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The Race To Quantum Computing

The Race To Quantum Computing

Computing technologies continue to evolve over time. Newer developments showcase faster and better features that promise of many good things to come. The dream of all computer scientists these days is to finally realize the concept of quantum computing. While it remains to be a dream for many, others are working hard on making this dream a reality. It’s not easy, though, as there are many hurdles and the road to greatness isn’t always a straight path.

Mankind’s need for higher computing power only continues as the years go by, what with the number of homes with computers, the prevalence of the Internet, and the growing popularity of smart gadgets. If we follow Moore’s Law, computers will reach an atomic scale by the year 2020 or 2030 after doubling its transistor capacity every 18 months since its inception. Once it happens, the next in line would have to be quantum computers. Quantum computing can perform processing and memory tasks using atomic and molecular power, unlike most silicon-based computers we have today.


Google is maintaining its edge in the world of quantum computing. Its 20-qubit processor is currently undergoing tests, and the company appears to be on schedule to have its working 49-qubit chip ready by the end of 2017 as promised. Until it began trialing the 20-qubit chip, Google’s most powerful quantum chip was the 9-qubit effort from 2015.

Traditional computer bits are binary, only existing as either 0 or 1; they’re like light switches that are either on or off. Qubits, on the other hand, can be 0 or 1 like regular bits, but can also have quantum properties that allow them to exist in a superposition where they are both 0 and 1 simultaneously. This makes qubits potentially far more powerful, because instead of figuring something out by trying each option one by one, they can simultaneously compute more than one possibility

Google’s 49-qubit chip will allow them to develop a 49-qubit quantum system that can solve problems that are far beyond the capacity of ordinary computers: Google calls this goal quantum supremacy. 

(Via: https://futurism.com/google-is-closer-than-ever-to-a-quantum-computer-breakthrough/)

With the way things are going for Google’s current 20-qubit system, they might be able to hit their target of achieving quantum supremacy by the end of this year, 2017. Yes, we’ve all heard the big leagues talk about quantum computing but what’s really in it for us? Well, for now, it’s a technology that does not necessarily best suit the average Joe. However, the advent of quantum computing does not actually mean we will no longer need traditional computers anymore because they’re still mostly what ordinary individuals will be using even when quantum computing debuts.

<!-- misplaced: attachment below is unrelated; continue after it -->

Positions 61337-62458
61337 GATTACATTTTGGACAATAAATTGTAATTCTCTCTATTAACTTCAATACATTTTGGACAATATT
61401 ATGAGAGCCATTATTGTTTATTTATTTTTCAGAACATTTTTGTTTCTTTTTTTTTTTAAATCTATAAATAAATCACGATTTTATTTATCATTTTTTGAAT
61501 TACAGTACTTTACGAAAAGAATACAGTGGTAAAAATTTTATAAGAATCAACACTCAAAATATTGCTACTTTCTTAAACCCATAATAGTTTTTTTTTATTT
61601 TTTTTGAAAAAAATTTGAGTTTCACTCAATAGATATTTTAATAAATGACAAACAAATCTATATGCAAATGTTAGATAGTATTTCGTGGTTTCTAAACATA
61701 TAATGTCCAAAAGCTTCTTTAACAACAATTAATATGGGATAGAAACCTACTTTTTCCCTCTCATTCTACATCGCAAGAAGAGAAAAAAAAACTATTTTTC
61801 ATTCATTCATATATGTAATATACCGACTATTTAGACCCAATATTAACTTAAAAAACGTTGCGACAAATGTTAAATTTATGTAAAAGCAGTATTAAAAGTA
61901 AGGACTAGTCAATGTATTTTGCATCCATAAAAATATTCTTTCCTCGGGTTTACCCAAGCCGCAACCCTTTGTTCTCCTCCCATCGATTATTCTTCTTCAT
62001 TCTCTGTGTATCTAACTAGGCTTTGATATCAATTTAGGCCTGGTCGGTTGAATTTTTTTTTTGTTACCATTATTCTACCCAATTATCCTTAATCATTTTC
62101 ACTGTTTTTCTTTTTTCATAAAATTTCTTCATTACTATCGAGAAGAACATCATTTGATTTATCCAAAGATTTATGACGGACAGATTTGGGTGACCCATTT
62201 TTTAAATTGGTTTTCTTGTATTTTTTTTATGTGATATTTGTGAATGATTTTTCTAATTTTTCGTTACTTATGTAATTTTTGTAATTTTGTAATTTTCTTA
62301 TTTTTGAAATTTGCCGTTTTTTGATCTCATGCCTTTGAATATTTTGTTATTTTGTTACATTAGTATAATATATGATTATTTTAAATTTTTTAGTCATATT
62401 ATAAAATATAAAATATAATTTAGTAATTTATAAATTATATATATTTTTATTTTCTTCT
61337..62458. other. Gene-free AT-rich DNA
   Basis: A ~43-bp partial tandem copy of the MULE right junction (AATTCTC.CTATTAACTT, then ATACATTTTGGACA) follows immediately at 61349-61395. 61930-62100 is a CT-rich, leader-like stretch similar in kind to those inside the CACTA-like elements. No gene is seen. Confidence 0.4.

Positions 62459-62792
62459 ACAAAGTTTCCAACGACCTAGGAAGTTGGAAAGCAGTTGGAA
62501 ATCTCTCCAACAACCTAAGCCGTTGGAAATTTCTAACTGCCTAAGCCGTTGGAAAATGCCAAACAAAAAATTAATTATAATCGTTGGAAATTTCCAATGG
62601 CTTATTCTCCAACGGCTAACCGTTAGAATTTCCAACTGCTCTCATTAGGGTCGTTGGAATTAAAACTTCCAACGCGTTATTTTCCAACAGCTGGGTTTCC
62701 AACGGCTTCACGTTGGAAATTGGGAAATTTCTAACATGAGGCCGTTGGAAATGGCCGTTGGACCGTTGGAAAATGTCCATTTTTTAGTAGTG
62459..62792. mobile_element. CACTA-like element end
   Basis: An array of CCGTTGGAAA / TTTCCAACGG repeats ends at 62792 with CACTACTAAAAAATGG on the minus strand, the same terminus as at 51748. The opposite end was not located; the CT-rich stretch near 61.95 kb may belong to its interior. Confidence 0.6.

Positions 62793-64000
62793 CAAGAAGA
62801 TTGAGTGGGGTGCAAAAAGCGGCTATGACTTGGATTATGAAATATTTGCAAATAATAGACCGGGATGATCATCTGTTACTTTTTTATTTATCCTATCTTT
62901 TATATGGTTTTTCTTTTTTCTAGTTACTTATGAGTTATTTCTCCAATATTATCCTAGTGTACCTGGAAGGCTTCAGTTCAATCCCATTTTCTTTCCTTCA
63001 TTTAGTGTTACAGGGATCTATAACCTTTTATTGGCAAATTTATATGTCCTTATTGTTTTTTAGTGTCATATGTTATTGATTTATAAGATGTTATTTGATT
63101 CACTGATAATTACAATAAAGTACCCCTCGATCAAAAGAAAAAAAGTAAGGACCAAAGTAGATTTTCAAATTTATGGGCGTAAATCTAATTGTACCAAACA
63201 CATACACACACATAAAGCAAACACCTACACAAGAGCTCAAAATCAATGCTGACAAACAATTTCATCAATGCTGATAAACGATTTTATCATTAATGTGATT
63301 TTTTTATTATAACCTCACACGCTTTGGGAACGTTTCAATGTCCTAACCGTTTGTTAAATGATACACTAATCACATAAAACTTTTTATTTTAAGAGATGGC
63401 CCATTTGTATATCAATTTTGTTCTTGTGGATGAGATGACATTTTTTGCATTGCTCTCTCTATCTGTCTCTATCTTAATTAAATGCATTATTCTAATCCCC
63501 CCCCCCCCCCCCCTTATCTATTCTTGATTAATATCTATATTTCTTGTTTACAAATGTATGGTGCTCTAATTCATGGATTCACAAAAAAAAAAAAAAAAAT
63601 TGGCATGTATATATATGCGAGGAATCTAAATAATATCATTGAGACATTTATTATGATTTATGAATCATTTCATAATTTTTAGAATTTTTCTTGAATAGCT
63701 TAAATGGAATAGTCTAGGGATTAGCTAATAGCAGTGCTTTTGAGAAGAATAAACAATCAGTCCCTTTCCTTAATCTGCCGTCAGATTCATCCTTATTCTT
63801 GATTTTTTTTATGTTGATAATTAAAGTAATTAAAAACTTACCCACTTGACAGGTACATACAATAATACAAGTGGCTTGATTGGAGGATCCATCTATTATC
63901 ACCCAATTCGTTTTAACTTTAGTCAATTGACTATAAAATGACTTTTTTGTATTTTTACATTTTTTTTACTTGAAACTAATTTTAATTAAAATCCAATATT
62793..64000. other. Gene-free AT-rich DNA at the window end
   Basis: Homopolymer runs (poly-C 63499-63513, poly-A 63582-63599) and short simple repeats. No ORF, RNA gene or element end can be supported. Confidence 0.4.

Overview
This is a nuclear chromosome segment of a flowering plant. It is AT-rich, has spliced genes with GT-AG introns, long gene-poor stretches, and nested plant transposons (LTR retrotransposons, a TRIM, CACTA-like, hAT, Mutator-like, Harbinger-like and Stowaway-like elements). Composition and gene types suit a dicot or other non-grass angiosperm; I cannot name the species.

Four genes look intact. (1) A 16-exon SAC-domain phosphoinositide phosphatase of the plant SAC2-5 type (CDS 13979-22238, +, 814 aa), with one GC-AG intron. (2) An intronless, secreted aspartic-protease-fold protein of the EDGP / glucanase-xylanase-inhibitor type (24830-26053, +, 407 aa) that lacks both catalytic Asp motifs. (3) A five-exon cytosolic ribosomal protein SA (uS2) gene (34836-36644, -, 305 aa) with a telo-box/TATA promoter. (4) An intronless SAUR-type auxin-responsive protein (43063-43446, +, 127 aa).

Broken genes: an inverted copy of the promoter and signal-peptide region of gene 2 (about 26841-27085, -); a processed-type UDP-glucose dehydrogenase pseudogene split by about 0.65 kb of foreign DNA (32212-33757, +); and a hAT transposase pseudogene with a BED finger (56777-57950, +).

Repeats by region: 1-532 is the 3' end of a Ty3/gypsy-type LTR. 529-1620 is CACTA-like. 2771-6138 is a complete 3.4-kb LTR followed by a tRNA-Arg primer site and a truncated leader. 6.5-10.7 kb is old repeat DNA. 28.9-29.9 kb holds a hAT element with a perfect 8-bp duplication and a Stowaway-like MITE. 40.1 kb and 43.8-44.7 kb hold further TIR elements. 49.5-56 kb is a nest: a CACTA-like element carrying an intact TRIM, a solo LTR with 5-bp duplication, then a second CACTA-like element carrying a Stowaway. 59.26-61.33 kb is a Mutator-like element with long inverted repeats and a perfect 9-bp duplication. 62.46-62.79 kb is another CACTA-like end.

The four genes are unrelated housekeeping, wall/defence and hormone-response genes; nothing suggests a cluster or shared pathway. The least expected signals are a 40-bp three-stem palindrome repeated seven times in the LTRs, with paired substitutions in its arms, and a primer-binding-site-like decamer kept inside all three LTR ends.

No company is yet very close to offering up a quantum computer ready to do useful work existing computers can’t. But Google has pledged to commercialize the technology within five years. IBM offers a cloud platform intended as a warmup for a future commercial service that lets developers and researchers play with a prototype chip located in Big Blue’s labs. After a few years of mostly staying quiet, Rigetti is now entering the fray. The company on Tuesday launched its own cloud platform, called Forest, where developers can write code for simulated quantum computers, and some partners get to access the startup’s existing quantum hardware. Rigetti gave WIRED a peek at the new manufacturing facility in Fremont—grandly dubbed Fab-1—that just started making chips for testing at the company’s headquarters in Berkeley.

(Via: https://www.wired.com/story/quantum-computing-factory-taking-on-google-ibm/)

Aside from Google, other companies also got their eyes fixed on Quantum computing like IBM, Intel, Microsoft, and the lesser-known Rigetti. Not only is the latter a start-up but it’s making significant progress in achieving the quantum leap in computing power after securing sufficient funding for this very purpose. They even launched a new cloud platform, Forest, to help coders practice even before the actual quantum leap takes place. Having coders work on them early on ensures there are apps waiting for the public by the time quantum computers become a reality. The waiting time will be put to good use as people become familiar with the technology before it even becomes a reality.

It’s good to have this type of technology to look forward to in the near future. For now, we’re still stuck with regular computers and chronic computing issues like SSD drive failure and RAID recovery. If you happen to be unfortunate enough to have to deal with these problems, check out https://www.harddrivefailurerecovery.net/the-harsh-realities-of-ssd-drive-failure/ for more information regarding SSD drive failure and https://www.harddrivefailurerecovery.net/raid-recovery/ for RAID recovery. But if you feel you aren’t skilled in working on these problems on your own, we’re just a phone call away. We can fix the problem for you without breaking the bank, you’re welcome.